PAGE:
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February 22, 2017 09:50 AM UTC

Truth Test: Mike Coffman's Mythical ACA "Replacement"

  • 10 Comments
  • by: Colorado Pols

We wrote last Friday about Rep. Mike Coffman’s so-called “listening tour,” underway this week to gain insight on the effects of the Affordable Care Act in Colorado ahead of upcoming votes to repeal President Barack Obama’s signature health reform law. Coffman’s “listening tour” stood in contrast, among many other contradictions, to an ad campaign running in Colorado right now praising Coffman for a plan to repeal and replace Obamacare that they claim he already has.

Obviously, only one of these can be true!

9NEWS’ Brandon Rittiman took a critical look at this pro-Coffman ad campaign last night in a Truth Test:

CLAIM: Our healthcare system isn’t working. Mike Coffman has a plan to fix it.
VERDICT: Overstatement

Mike Coffman doesn’t have a plan to replace Obamacare, but his staff points out he “does have some very specific principles that he expects to see included in the plan to replace the Affordable Care Act.”

That is not the kind of thing you’d write if the plan was actually done…

Coffman’s office told us he wants to keep the changes Obamacare made for pre-existing conditions, the ability for parents to keep children on their plans until age 26, and maintaining coverage for people who gained it under the ACA—including the Medicaid expansion, which has been criticized by some of Coffman’s fellow Republicans.

In any case, we’ve seen some G-O-P proposals to replace Obamacare, but since they haven’t settled on one we can’t really fact check those promises yet.

Rittiman goes on to debunk most of the horror story bullet points in the ad, or at least give them some context. There’s no attempt to bridge the enormous gap between what Coffman says he wants preserved from the ACA and any GOP replacement plan that’s been publicized. In the end, the spot is fundamentally deceptive to the point of quite honestly being a waste of everyone’s time:

And that gets us to the bottom line: this ad is glossing over the fact Republicans have yet to unite behind a plan on healthcare in an effort to make you think it’s going to be awesome, no matter what plan they end up with.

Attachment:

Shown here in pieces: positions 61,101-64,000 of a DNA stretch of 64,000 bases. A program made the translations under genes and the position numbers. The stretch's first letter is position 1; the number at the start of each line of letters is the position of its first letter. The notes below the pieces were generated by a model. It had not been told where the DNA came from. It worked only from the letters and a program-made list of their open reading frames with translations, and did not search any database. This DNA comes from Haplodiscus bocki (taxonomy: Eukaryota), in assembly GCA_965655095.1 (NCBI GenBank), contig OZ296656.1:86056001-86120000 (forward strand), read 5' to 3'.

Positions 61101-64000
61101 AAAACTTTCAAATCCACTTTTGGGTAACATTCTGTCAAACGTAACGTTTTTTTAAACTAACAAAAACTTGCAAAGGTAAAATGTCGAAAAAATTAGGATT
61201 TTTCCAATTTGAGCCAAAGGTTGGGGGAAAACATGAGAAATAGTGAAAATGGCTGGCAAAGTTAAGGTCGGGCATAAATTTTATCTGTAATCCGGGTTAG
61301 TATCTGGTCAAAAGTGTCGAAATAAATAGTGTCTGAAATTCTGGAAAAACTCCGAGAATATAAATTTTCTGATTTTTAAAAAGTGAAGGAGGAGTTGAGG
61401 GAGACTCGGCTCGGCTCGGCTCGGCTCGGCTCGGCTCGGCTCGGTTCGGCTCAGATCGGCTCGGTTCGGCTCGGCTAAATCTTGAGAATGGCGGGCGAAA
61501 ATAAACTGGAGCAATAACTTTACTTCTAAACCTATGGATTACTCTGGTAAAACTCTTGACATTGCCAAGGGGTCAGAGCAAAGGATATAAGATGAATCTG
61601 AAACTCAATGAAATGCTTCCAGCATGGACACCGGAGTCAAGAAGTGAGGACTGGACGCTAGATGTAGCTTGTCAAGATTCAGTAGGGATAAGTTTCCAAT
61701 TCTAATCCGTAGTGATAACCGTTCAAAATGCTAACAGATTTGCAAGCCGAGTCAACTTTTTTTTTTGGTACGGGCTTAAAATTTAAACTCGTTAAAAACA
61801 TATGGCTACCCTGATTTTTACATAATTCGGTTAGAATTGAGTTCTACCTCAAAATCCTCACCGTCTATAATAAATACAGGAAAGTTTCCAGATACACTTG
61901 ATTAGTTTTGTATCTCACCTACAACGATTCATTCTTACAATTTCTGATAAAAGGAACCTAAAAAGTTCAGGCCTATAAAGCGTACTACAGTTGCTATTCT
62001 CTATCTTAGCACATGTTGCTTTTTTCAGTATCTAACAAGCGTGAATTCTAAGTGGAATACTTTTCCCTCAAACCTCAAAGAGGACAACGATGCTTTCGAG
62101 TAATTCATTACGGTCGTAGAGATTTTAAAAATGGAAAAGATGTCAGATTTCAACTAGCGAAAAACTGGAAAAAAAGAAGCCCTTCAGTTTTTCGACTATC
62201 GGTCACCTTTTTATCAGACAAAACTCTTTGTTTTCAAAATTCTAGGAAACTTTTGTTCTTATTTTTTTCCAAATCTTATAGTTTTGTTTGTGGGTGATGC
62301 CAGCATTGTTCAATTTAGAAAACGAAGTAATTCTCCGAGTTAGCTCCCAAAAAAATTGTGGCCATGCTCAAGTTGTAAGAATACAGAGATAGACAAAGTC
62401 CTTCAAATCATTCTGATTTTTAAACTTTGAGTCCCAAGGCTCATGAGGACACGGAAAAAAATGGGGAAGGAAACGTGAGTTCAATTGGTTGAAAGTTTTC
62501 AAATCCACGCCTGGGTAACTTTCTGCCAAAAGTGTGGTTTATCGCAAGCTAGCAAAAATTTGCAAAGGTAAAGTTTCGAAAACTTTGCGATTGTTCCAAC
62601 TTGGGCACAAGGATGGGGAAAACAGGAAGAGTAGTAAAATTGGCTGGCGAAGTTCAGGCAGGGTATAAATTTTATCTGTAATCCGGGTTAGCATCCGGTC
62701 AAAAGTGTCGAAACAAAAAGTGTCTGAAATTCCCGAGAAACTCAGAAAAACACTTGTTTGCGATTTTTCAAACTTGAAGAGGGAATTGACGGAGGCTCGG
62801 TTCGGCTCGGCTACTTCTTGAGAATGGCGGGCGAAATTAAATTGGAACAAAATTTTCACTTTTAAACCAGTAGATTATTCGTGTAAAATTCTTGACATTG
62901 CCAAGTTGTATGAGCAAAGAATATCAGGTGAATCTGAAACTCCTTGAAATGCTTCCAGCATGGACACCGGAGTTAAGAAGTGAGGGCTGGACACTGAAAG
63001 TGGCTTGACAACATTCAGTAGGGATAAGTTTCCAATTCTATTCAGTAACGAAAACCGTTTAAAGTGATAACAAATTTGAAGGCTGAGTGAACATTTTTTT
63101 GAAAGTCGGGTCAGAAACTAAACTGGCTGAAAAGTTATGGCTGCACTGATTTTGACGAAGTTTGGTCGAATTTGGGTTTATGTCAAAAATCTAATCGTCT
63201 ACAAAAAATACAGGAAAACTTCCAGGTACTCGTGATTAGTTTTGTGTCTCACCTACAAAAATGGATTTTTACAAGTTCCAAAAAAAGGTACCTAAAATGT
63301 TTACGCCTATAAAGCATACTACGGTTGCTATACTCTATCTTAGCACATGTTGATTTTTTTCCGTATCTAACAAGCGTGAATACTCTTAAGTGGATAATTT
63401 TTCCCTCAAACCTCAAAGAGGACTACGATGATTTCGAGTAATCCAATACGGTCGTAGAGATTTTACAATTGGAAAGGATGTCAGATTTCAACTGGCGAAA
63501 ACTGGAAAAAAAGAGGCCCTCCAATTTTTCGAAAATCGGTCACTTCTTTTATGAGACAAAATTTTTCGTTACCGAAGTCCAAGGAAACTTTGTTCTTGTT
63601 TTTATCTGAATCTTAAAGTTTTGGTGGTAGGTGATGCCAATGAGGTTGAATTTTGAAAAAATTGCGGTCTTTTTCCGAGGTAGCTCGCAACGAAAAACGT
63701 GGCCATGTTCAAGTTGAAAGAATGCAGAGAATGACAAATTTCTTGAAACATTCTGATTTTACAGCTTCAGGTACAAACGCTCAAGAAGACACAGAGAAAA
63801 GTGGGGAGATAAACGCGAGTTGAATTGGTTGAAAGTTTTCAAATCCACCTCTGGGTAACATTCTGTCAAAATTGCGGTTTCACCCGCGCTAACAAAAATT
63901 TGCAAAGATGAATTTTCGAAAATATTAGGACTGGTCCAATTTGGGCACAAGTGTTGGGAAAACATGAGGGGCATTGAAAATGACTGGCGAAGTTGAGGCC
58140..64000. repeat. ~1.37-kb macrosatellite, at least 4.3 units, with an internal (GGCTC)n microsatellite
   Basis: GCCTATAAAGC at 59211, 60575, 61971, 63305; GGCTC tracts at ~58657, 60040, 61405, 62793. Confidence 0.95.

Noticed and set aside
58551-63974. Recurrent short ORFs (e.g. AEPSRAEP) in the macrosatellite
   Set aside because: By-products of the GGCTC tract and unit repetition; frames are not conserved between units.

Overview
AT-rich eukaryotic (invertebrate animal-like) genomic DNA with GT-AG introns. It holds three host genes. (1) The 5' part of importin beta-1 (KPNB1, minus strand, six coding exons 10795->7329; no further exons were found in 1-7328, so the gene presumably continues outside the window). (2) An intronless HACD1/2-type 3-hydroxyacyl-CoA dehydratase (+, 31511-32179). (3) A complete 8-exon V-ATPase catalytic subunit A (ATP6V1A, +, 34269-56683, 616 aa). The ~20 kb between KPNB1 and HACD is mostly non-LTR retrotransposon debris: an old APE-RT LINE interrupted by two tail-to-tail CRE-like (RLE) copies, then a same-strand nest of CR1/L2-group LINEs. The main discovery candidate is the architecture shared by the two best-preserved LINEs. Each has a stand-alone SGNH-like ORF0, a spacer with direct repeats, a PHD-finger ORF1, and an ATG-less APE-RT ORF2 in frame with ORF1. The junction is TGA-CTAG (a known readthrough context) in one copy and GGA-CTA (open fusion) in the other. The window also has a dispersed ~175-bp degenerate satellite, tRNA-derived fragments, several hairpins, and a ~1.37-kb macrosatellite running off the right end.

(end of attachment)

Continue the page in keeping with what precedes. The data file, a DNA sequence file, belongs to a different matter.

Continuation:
Because it’s…wait for it…not “Obamacare!”

As long as you pesky reporters don’t ask any more questions, this should all work out fine.

Comments

10 thoughts on “Truth Test: Mike Coffman’s Mythical ACA “Replacement”

  1. And of course the big con job Coffman and many other GOP congresscritters are attempting to pull off is the myth that you can just take the "good stuff" and delete the "bad stuff" a la carte.

    You break off this piece or that piece and they well know the market collapses.  

    Then the Republicans will say "we told you it would fail" and then say we'll need another 100 years to fix it.

      1. I guess they have trouble with numbers.  Here are some that they need to pay attention to:

        "As the threat of the Affordable Care Act’s repeal has moved from notional to concrete, our weekly polling has shown an uptick in the law’s popularity, and fewer voters support repealing the law,” said Kyle Dropp, Morning Consult’s co-founder and chief research officer.

        Voters are also opposed to repealing many individual aspects of the law. Of nine separate provisions of the law tested in the poll, more poll respondents want to repeal only one — the individual mandate that Americans purchase health insurance — than want to keep it.

        Other provisions are resoundingly popular. Nearly two-thirds of voters, 65 percent, want to keep prohibiting insurance companies from denying coverage to patients with pre-existing conditions, including 59 percent of Republicans. Sixty-three percent want to keep allowing those younger than 26 years of age to stay on their parents’ plan, including 56 percent of Republicans.

        Voters even want to keep provisions of the law opposed by most Republicans. Only a quarter want to repeal requiring businesses with more than 50 full-time employees to provide health insurance, while 59 percent want to keep it. Just 28 percent want to repeal requirements that insurance companies cover birth-control medication, and 55 percent want to keep it. And one-third, 33 percent, want to repeal taxes on medical devices, while slightly more, 39 percent, want to keep those taxes in place.

          1. Let people go to the ER on the Taxpayers dime.  People getting dropped due to preexisting conditions.  Possibly dying as a result.  That's what's right for America.  And poll numbers are fickle when they don't agree with your world view.  Amirite Moldy?

          2. Well, Moddy, why do you even have health insurance? You some sort of commie wimp? (ok, that's not fair, I know as a Putin/Trump lover, you are a commie.  That just leaves wimp?)

             According to Paul Ryan, you shouldn't have to have it at all.  If you go bankrupt and/or die, well that's just your Jesus telling you your time is up, deal with it!

            Paul Ryan Makes The Simplistic Case For Obamacare Repeal: You’ll Be Free

            Maybe he means the freedom to go bankrupt and ration your own health care.

  2. Of course, we know that if the mandate is repealed, the rest of it collapses. Insurance companies can't be forced to lose money on pre-existing conditions or covering contraceptives, check-ups and all the rest of the provisions people like. 

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